John Carroll Lynch. Dayton Callie. Susie Essman. Richard Schiff. Keith David. Don Cheadle. What a cast of supporting actors, each making the most out of their small roles, and Tommy Lee Jones taking centre stage at his craggy-faced shouty best. Seriously, the film is 90 minutes of him constantly shouting. Any other actor that would annoy me but not TLJ. Jones’s talents are vital to the film since his character, Roark, makes very little sense. He’s the chief of the emergency response and yet asks questions like “what is a geological event?” and “what is magma?” In terms of Jaws, he flip-flops between being Brody and the mayor, initially being the only one to think there’s an issue, he shuts down MacArthur park, and then calls in a seismologist, played by Anne Heche, only to then argue with her that nothing is actually wrong. But at least they bond over bible quotes in a very odd moment.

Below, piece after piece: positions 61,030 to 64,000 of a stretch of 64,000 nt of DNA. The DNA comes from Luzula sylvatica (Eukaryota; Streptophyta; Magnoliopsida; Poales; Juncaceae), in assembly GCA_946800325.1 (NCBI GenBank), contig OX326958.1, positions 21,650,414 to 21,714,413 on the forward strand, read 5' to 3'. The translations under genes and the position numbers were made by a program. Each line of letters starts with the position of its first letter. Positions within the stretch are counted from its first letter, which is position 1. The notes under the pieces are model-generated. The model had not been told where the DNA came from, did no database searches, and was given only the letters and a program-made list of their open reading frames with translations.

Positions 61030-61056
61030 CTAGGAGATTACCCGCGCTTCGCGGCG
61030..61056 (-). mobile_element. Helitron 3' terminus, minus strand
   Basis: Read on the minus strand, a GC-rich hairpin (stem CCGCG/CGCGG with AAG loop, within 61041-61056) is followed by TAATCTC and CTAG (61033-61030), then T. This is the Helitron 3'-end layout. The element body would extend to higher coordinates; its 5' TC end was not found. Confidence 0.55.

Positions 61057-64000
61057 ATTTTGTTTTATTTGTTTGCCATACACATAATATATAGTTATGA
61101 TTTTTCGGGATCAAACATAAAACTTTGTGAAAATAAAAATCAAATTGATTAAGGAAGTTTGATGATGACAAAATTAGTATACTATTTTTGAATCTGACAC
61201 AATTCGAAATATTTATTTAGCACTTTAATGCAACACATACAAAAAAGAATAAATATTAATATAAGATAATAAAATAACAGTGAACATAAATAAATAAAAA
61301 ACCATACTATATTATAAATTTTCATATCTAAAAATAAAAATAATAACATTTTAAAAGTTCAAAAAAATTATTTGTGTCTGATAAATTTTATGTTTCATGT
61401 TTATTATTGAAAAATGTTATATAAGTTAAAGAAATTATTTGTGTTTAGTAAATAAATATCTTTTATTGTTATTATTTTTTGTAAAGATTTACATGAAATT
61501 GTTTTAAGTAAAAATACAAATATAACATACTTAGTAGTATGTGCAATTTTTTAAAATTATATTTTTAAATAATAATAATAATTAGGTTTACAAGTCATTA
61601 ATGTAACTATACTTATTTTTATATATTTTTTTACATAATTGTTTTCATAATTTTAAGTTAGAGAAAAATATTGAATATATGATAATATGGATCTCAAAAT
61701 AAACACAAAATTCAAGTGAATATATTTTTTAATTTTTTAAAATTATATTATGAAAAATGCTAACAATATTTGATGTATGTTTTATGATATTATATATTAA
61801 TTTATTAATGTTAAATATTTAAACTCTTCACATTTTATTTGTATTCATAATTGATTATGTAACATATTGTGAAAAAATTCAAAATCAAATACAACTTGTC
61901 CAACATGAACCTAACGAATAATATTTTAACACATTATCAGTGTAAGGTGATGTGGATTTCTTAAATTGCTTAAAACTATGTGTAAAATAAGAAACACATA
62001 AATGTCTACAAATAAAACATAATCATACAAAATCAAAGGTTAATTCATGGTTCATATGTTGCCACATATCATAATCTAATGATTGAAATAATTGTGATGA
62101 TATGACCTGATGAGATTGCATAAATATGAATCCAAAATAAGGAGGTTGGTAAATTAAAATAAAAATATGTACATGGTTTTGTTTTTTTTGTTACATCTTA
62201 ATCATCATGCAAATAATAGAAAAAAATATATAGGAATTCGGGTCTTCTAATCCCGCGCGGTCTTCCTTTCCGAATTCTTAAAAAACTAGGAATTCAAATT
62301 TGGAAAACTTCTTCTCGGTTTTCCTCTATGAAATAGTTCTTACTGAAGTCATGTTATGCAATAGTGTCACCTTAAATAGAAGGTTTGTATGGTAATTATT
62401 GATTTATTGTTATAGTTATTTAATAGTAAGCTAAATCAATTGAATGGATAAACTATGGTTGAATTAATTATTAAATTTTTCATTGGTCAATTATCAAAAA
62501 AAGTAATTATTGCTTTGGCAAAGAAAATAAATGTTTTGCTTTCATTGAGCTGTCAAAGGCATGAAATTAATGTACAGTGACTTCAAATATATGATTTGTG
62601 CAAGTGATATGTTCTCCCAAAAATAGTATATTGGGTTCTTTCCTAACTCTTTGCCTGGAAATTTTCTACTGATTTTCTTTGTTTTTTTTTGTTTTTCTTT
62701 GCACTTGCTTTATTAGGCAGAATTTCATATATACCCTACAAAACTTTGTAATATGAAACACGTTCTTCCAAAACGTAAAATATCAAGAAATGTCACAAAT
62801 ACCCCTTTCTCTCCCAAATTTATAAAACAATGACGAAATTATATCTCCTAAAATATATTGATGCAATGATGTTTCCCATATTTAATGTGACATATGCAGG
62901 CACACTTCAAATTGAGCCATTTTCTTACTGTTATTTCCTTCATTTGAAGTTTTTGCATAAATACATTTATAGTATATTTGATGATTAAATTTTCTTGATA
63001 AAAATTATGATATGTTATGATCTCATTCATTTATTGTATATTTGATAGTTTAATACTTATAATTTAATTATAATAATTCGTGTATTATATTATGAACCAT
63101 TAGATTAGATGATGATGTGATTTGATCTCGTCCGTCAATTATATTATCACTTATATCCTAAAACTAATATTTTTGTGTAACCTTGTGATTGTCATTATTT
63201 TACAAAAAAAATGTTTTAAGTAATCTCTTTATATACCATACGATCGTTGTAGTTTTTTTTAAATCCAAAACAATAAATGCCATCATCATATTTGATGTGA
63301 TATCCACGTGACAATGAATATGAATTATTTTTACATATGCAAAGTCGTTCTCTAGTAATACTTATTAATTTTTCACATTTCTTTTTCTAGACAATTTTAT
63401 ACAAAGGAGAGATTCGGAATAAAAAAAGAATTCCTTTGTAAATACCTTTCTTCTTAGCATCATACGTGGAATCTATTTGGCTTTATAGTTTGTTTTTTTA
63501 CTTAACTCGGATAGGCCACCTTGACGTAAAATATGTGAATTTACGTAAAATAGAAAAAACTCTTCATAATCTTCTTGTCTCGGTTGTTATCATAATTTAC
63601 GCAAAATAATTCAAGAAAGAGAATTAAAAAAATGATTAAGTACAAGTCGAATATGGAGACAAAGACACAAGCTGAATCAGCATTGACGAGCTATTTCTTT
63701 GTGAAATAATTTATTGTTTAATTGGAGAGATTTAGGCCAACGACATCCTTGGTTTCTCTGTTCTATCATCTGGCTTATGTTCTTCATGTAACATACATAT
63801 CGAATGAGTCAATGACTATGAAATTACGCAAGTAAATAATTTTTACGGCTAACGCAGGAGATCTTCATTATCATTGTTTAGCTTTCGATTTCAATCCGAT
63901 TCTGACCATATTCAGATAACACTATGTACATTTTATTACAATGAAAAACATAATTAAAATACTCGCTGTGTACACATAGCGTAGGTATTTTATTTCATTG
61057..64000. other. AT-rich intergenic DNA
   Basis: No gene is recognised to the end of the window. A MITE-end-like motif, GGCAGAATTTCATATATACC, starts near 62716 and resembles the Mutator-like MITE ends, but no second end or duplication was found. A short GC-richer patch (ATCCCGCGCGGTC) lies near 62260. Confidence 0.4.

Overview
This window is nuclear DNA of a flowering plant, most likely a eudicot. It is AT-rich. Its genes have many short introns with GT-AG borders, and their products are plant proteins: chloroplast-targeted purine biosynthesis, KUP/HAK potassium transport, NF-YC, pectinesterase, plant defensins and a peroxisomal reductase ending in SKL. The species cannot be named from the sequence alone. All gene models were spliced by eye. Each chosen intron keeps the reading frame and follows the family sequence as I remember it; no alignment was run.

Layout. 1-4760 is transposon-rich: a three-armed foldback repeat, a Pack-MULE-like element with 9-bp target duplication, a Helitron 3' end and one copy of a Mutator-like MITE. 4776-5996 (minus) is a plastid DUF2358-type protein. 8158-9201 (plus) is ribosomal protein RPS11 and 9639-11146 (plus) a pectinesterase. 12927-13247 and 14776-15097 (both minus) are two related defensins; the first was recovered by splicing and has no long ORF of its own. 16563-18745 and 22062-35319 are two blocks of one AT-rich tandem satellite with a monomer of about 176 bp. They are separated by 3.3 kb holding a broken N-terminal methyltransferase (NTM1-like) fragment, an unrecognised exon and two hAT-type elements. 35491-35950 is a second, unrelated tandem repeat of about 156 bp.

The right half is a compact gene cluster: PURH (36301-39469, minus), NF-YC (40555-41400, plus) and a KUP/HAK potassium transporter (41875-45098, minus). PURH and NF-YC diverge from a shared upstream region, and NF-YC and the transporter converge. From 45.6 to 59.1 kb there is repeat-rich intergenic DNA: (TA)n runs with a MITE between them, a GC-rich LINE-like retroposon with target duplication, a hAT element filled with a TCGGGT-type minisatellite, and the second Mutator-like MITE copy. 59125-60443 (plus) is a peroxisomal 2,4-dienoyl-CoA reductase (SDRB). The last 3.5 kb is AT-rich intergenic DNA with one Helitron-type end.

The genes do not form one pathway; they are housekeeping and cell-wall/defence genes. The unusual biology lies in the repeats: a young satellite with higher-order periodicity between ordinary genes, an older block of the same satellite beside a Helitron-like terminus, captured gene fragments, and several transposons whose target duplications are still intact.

But come on, when you watch a volcano movie, let alone one called Volcano, all you want is some quality lava action. Some immolation, some melting. And the film delivers. Having still never experienced an earthquake in real life, I’ve always been fascinated by them, and the one that occurs early in the film is genuinely scary. But from that point on the film becomes only interested in red and orange. There’re no other geological events consistent with volcanoes, only the spectacular stuff, from red lightning (what?) and lava bombs to lava and yet more lava. It’s all about the lava. It seeps forward rather slowly for most of the film, an unstoppable wave moving through the city, setting it apart from the spewing of other movies. And a good lava sequence isn’t complete without a cool death and John Carroll Lynch’s, where he jumps into the lava and throws the person he’s carrying into safety while melting, is an all-time classic.